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Kerry Shawn Keys minibio

“I don’t know who I am, but I have many names and live in Vilnius,” says Kerry Shawn Keys, an American living in Lithuania of nineteen years now. He is a human orchestra: translator, poet, prose writer, author of children’s books, dramatist. Kerry has already become part of the Vilnius landscape and culture. The poet Sigitas Geda said about him, “by his presence and participation in the everyday life of Lithuanian poetry, he has made us stronger as well.” Kerry, though, calls himself an “outsider”, and outsiders are generally better at seeing certain things than locals or those ensconced in everyday life, in the “system”. A view from the side is always interesting, and with that in mind, the Vilnius Review has decided to begin publishing Kerry’s short, witty essays about Lithuania and Lithuanians. So, here, each month you will find "A Palmer's Chronicle".

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Photo: Dainius Dirgėla, The Last Shot

By Kerry Shawn Keys

 

Mushrooms. Lithuania and mushrooms. Mushrooms and Lithuania. Especially in late Summer and Fall. Sizzled in butter with some moonshine to follow. But beware, if you collect and eat the wrong fungus, you might fall, too. A lot harder than a fallen leaf – like a buffalo over a precipice. Or you might trip, and find yourself spinning with Rumi or Pan’s puffballs in Turkey, or around Kirke’s g-spot – a merry Merry-Go-Round. But they are delicious when a Druskininkai mom prepares them or a grandmother or wood nymph in a village. So many kinds, so many preparations, so many tastes and combinations. They are so hardy that clouds of their spoors have been witnessed on the squash courts of Chicago and Vilnius!  Why go to a casino for fun, or play Russian roulette, when you can munch mushrooms at random. They grow in the woods, they grow in bear poop, they grow in saunas. They are the delicacy of Lithuania, and an organic treat more worthy than the finest subterreanean truffles of France, or French or Yankee fries as a matter of fact. Better than snails, or even the snail pâté my village friend concocts. And if you like slime, some are as slimy as an uncooked snail. Not to get off the trail, but besides gathering mushrooms, snail safaris are picking up speed. Not the snails but the big game hunters of snails for the European Common Market. Mammoths once roamed Lithuania, and now some scientists are investigating the trunks of frozen mammoths to see if they sniffed snails or magical mushrooms to get high. Perkunas often eats mushrooms before dancing in the sky. Santa’s reindeer love to get high on fly agaric. Maybe a soma recipe will be found in an ancient Sanskrit-Lithuanian text,  and at Christmas young children and babies will be treated to a prehistoric ambrosia as well as poppy-seed milk. The two could strike a balance that would suit any manic-depressive.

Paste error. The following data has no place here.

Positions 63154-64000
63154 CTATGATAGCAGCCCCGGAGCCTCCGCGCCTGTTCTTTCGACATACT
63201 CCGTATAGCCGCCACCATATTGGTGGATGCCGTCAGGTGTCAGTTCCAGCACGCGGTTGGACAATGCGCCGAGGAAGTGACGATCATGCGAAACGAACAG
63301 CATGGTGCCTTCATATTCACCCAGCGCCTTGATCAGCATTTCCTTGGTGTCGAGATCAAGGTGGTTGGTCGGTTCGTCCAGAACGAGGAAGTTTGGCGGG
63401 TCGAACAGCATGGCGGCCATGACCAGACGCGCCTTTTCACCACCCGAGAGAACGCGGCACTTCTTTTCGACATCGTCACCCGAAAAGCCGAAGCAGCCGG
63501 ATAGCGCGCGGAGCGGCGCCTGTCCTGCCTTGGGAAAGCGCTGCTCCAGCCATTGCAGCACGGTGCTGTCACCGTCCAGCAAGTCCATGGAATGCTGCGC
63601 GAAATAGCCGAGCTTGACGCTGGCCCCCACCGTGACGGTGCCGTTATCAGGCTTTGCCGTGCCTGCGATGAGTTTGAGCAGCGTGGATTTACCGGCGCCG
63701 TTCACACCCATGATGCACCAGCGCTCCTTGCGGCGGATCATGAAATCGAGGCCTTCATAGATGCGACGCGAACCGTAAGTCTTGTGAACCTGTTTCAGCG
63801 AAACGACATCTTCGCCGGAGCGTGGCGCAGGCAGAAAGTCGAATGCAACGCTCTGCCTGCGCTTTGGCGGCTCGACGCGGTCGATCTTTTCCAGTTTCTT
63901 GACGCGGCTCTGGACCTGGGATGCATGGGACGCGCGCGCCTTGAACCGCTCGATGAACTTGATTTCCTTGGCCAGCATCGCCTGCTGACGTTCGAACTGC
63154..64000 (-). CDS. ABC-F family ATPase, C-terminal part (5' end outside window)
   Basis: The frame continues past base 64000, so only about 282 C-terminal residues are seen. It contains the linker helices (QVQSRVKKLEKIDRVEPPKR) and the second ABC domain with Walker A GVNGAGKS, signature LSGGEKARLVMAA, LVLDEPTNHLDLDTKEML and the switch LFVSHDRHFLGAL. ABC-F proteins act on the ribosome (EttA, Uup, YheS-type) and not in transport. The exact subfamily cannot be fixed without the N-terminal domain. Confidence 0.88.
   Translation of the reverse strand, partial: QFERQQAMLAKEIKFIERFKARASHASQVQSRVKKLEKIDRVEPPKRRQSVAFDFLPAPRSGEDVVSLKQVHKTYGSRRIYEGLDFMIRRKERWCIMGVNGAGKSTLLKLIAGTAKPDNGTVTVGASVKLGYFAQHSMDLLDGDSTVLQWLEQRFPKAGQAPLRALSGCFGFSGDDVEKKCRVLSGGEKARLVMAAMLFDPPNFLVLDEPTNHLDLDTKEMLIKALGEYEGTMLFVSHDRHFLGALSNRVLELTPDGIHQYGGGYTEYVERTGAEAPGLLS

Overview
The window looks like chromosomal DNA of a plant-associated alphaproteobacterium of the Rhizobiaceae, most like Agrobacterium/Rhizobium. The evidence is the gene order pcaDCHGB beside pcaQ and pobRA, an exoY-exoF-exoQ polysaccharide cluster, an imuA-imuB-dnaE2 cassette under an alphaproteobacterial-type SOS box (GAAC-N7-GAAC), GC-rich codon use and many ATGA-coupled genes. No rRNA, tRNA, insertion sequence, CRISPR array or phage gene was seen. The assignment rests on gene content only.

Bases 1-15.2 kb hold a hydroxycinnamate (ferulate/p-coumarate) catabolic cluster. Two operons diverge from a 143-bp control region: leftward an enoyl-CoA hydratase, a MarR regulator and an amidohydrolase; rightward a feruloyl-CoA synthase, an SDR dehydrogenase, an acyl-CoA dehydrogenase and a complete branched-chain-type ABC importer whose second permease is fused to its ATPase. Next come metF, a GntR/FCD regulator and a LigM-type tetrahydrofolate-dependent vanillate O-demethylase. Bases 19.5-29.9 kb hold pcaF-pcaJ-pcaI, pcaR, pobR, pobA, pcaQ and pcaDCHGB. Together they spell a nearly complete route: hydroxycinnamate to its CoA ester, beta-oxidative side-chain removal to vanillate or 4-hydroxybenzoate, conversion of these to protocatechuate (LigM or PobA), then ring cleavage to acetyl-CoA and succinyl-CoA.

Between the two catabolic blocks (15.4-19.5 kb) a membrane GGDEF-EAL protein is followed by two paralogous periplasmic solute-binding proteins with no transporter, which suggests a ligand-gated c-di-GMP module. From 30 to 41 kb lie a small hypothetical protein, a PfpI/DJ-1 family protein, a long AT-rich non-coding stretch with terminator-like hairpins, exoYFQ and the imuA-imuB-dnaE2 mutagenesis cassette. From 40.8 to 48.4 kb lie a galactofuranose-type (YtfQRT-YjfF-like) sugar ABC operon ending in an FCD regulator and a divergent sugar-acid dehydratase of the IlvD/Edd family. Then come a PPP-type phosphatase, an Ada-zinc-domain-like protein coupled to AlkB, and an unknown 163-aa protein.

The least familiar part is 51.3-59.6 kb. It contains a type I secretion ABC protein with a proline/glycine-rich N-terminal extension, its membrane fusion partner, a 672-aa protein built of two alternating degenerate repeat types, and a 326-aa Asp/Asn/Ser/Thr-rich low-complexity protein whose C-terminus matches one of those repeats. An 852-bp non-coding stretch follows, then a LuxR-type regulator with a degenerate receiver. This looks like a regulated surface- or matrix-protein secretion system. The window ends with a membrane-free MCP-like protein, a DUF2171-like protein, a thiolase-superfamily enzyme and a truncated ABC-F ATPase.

Don’t worry, be happy. Fewer people have died from suspect mushrooms in Lithuania than from fireworks in the old days at the Cathedral on New Year’s Eve, or vodka or falling icicles. Every household has its wisdom about the proper cuisine, similar to Italians and their pasta and tomato paste, though mushrooms are wilder and might have a taste of Chernobyl if bought at the outdoor markets instead of gathered. Be sure they aren’t glowing before you take a taste. The supermarkets don’t display any of the interesting domestic varieties, but prefer Japanese and portabellos, and the traditional tasteless, generic types.

How should one go about gathering these phallic wonders in the forest? First, be sure to carry a local villager in your rucksack, a sharp knife, a nationalistic Lithuanian apple to nibble on, a wicker basket or plastic bag, and an enlarged, photogenic photo of fly agaric as an example of what not to even touch or try a conversation with unless sipped via ravens’ urine in a powwow with a Romuvan. Never study a field book on mushrooms – useless and dangerous. Maybe a book on shamans or Brussel sprouts.

If you are a foreigner and go on holiday to Lithuania, remember that the mushrooms served in restaurants are more than passable, but often cooked in a common, mushy way as a sauce for potatoes – another Lithuanian delicacy. Better to make friends with someone from the countryside, or a witch in a strip club, and ask them for a jar of their pickled specialty or holiday fare. You won’t regret it. Gourmet grub for the finest of holidays – Halloween, my birthday, and Christmas Eve. And if a few strange spoors get mixed in the fare, who cares – you might just dream you’re Alice or Eve in Wonderland hallucinating a grass-snake on top of a revolving toadstool the size of the Vilnius Television Tower.

 

 

 

 

 

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